As illustrated in FIG. 2, tire sensor 18 transmits tire characteristic data via a first wireless protocol (identified as Protocol A), tire sensor 19 transmits tire characteristic data in a second wireless protocol (identified as Protocol B), tire sensor 20 transmits tire characteristic data in a third wireless protocol (identified as Protocol C), and tire sensor 21 transmits tire characteristic data in a fourth wireless protocol. In an embodiment where one or more wired connections are utilized between tire sensors 18-21 and receive terminal 26, the data protocols may also be different for each of the tire sensors.
Advantageously, tire monitor 16 is configured to receive several wireless signals simultaneously or in succession, where each of the signals has a different wireless protocol. Different wireless protocols include any two protocols having at least one aspect of the protocol different (e.g., sync/start bit pattern, checksum algorithm, modulation type, etc.). Tire monitor 16 is configured to monitor tire characteristic data on one or more of the wireless signals, for example, by reading the tire characteristic data from the wireless signals, by storing the tire characteristic data in a volatile or non-volatile memory, by recording a trend in the data, by forwarding the data to a display, by generating an audible or visual alarm in response to an alarm condition (e.g., tire pressure low), by transmitting the data over a vehicle bus, or by another monitoring function. In this embodiment, the wireless signals are provided in the radio frequency range, but may alternatively be provided in other ranges, such as the infrared signal range.
Referring now to FIG. 3, a block diagram of tire monitor 16 coupled to a display 36, an operator input device 38, a vehicle bus 40, and a diagnostic tool 41 is illustrated. Tire monitor 16 includes a receiver circuit 40 and a control circuit 42, which may comprise analog and/or digital components, and may be provided on a single integrated circuit (such as, an application-specific integrated circuit or system-on-chip), or may be provided on individual circuit boards, integrated circuits, or in other circuit configurations. Receiver circuit 40 is configured to receive wireless signals via receiver terminal 26, which is a radio frequency antenna in this embodiment. Receiver circuit 40 can include the necessary filtering, amplifying, demodulating, and other circuitry sufficient for receiving one or more wireless signals on receiver terminal 26 either simultaneously or in succession. Receiver circuit 40 is further configured to demodulate a digital data stream comprising tire characteristic data and to provide the tire characteristic data to control circuit 42.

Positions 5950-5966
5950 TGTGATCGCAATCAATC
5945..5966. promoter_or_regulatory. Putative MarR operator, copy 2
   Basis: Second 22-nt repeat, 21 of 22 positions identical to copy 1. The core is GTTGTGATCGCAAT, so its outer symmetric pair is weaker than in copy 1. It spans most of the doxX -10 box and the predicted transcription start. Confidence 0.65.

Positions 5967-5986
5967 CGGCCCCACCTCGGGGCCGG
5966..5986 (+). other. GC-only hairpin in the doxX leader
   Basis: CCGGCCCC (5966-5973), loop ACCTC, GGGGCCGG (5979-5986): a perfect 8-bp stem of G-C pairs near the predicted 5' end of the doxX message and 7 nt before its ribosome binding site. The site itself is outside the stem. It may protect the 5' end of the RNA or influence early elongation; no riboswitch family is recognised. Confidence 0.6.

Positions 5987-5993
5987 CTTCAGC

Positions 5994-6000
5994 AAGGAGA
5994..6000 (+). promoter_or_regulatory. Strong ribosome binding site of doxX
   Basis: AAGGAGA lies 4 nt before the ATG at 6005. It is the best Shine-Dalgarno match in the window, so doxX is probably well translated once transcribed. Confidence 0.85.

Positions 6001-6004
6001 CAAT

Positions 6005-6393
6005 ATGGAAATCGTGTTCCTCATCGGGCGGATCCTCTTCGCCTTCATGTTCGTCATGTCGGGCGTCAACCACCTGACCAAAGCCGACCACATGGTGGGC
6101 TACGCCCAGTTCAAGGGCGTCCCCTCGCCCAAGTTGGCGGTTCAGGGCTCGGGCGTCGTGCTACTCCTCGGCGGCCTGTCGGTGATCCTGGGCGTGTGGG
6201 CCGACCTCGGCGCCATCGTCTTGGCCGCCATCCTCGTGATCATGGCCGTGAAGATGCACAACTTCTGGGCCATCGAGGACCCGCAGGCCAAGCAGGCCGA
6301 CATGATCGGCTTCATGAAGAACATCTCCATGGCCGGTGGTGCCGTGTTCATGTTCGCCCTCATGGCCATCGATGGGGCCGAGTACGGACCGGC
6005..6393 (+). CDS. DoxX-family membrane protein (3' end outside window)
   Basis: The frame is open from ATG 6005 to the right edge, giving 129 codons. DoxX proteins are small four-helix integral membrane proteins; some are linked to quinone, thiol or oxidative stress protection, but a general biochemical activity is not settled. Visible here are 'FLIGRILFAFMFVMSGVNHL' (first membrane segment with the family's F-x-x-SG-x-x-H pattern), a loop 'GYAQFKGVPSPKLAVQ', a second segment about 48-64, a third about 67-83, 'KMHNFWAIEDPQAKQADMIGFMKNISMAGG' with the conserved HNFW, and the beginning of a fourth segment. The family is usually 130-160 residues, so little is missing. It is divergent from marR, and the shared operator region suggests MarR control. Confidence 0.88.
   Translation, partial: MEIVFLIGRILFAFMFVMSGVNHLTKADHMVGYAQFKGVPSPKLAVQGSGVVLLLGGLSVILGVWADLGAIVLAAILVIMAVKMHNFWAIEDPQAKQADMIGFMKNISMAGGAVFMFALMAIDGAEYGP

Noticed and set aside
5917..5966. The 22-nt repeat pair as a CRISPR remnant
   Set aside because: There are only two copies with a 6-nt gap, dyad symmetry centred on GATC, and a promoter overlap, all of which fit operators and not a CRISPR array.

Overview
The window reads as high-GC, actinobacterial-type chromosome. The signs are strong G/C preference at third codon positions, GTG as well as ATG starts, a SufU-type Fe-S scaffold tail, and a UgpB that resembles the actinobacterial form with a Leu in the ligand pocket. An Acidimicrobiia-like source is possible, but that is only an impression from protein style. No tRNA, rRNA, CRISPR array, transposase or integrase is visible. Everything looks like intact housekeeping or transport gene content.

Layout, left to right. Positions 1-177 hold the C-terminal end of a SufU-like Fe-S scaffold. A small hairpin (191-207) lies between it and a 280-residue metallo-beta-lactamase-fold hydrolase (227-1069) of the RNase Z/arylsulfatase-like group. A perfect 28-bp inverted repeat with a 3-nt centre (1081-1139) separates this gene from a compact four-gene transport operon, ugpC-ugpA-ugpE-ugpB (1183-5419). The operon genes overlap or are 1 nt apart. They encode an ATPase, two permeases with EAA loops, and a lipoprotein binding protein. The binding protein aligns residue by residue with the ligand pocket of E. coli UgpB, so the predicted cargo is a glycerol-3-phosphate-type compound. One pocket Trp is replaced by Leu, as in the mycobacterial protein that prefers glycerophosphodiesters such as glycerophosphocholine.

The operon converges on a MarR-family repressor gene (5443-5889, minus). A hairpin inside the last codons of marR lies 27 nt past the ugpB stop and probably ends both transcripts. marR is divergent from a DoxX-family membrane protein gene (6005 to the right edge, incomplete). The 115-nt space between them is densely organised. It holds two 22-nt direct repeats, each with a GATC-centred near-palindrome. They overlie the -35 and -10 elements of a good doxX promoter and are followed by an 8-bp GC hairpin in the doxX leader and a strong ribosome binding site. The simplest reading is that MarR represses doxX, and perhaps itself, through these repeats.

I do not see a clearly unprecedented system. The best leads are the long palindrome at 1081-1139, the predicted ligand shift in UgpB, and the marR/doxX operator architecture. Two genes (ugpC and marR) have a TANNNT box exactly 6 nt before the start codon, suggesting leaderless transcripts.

In this exemplary embodiment, receiver circuit 40 is configured to receive amplitude-modulated signals at 433.92 MegaHertz (MHz). In an alternative embodiment, control circuit 42 can provide a control signal to receiver circuit 40 to control receiver circuit 40 according to a predetermined algorithm to receive signals at a selected carrier frequency and/or modulation type. For example, while a typical wireless signal may be provided at 433.92 MHz, some transmitters may provide signals at 315 MHz, or at other frequencies. Further, as described hereinbefore, the different protocols of the different wireless signals may include different modulation schemes. Receiver circuit 40 is configured to identify the proper carrier frequency and modulation scheme under the control of control circuit 42 via control input 44. Control circuit 42 and receive circuit 40 may utilize a voltage-controlled oscillation or phase-locked loop to control the selected receive frequency, or may use multiple receiver circuits, each tuned to a different receive frequency.
Control circuit 42 includes a microprocessor in this embodiment, such as a Microchip PIC 16 or Motorola processor, but may alternatively include a microcontroller, programmable logic, or other discrete analog or digital control circuitry. Control circuit 42 may include sufficient volatile and non-volatile memory to store a program therein and to store data as required to perform the functions set forth herein. Control circuit 42 is configured to receive tire characteristic data signals from receiver circuit 40 having different protocols and to monitor the tire characteristic data on the tire characteristic data signals. Control circuit 42 may further be configured to identify which tire characteristic data signal is associated with which of tires 12-15 on vehicle 10 (FIG. 1). Various algorithms now known or later developed may be implemented to perform the function of associating tire characteristic data signals with their respective tire locations on the vehicle (e.g., left front, right front, left rear, right rear, etc.).